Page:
State lawmakers on Thursday called for a strengthening of education about the Holocaust in New York amid an alarming rise in younger people believing false information about the genocide.
The bill comes as misinformation online can spread rapidly as well, and amid a growing concern over hate crimes directed at Jewish people in New York and around the country.
The measure, backed by Sen. Anna Kaplan and Assemblywoman Nily Rozic, would have the State Education Commission study which school districts are offering Holocaust instruction that's in compliance with state law, require a report on the findings of the study by the start of the new year and have education officials develop rules and regulations to ensure it is being taught properly.
"We're doing a terrible job of teaching our kids about the atrocities of the Holocaust and the 6 million Jews who were murdered by the Nazis, and in a time when disinformation is exploding, and anti-Semitism and anti-Semitic violence are on the rise, it's never been more important to teach the lessons of the Holocaust to the next generation," Kaplan said in a statement. "I'm proud to partner with Assemblywoman Nily Rozic on legislation that will assess how well schools are doing at educating our kids about the Holocaust, and come up with a plan to ensure that every child is learning about our history in every school across the state. It's never been more important than it is today, and we need to get it done this year."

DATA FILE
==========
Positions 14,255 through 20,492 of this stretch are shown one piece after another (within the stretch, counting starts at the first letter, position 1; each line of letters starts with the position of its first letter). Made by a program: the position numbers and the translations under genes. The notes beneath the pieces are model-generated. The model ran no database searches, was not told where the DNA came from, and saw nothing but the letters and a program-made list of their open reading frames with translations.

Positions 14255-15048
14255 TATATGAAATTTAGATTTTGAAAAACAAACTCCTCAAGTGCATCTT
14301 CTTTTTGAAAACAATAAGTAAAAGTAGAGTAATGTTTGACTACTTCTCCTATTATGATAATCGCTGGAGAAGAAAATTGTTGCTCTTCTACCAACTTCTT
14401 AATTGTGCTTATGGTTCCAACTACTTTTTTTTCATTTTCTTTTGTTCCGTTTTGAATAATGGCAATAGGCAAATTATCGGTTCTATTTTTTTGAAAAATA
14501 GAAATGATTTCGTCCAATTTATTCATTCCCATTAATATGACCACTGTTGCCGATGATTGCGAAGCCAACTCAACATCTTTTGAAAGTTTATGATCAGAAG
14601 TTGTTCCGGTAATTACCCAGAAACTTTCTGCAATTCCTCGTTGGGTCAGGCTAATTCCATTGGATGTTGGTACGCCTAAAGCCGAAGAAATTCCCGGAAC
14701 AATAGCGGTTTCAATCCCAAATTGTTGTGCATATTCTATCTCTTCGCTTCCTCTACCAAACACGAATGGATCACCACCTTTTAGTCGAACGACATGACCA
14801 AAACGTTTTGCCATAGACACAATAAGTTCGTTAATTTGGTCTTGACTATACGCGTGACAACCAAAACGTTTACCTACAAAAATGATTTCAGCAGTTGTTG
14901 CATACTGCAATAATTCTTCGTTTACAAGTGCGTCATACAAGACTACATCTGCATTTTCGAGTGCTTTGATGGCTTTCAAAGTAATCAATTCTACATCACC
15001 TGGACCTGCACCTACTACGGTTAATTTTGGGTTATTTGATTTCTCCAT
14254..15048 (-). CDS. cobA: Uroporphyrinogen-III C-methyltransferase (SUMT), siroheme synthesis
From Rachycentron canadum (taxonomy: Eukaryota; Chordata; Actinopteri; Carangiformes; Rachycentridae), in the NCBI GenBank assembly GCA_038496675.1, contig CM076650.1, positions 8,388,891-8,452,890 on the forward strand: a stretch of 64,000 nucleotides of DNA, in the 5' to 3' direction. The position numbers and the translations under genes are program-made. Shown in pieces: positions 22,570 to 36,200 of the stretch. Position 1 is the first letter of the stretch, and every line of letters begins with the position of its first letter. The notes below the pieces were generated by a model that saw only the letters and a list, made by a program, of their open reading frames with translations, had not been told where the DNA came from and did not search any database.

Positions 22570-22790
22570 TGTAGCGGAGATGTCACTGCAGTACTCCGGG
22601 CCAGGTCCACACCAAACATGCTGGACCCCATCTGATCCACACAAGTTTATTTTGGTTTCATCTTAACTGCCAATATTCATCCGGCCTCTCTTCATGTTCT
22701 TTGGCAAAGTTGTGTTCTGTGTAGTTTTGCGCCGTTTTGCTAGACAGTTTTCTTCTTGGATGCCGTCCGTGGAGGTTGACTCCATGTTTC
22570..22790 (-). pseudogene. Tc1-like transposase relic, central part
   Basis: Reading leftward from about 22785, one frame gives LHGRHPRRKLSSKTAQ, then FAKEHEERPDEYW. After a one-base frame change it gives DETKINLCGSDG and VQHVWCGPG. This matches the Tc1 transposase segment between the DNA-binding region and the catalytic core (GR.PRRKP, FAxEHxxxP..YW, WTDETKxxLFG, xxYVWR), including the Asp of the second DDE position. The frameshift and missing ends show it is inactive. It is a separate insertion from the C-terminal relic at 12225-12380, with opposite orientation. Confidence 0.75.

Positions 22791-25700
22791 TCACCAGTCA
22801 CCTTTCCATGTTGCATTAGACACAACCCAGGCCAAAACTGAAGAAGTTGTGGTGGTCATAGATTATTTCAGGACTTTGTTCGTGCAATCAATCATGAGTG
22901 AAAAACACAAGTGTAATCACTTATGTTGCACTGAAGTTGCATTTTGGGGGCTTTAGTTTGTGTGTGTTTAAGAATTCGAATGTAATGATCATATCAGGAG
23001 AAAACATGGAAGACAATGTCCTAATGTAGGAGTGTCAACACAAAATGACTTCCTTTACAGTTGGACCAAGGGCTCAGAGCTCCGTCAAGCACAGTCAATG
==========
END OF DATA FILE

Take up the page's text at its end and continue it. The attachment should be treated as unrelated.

The bill was proposed after a study by the non-profit Conference on Jewish Material Claims Against Germany found 58% of New York adults under 40 cannot name a concentration camp; 19% believe Jews were the cause of the Holocaust and 28% believe the Holocaust is a myth or has been exaggerated.
"As we experience historic levels of anti-Semitism in New York and around the country, 'Never Again' needs to be a call to action and not merely a platitude offered on Holocaust Remembrance Day and Genocide Awareness Month,” Rozic said. "When study after study delineate embarrassing ignorance and misinformation about the Holocaust, we need to rectify the issue at the source — educational requirements. Ensuring that the Holocaust is properly taught in schools coupled with education on recognizing anti-Semitism and other hate crimes is a crucial first step in stopping dangerous conspiracy theories."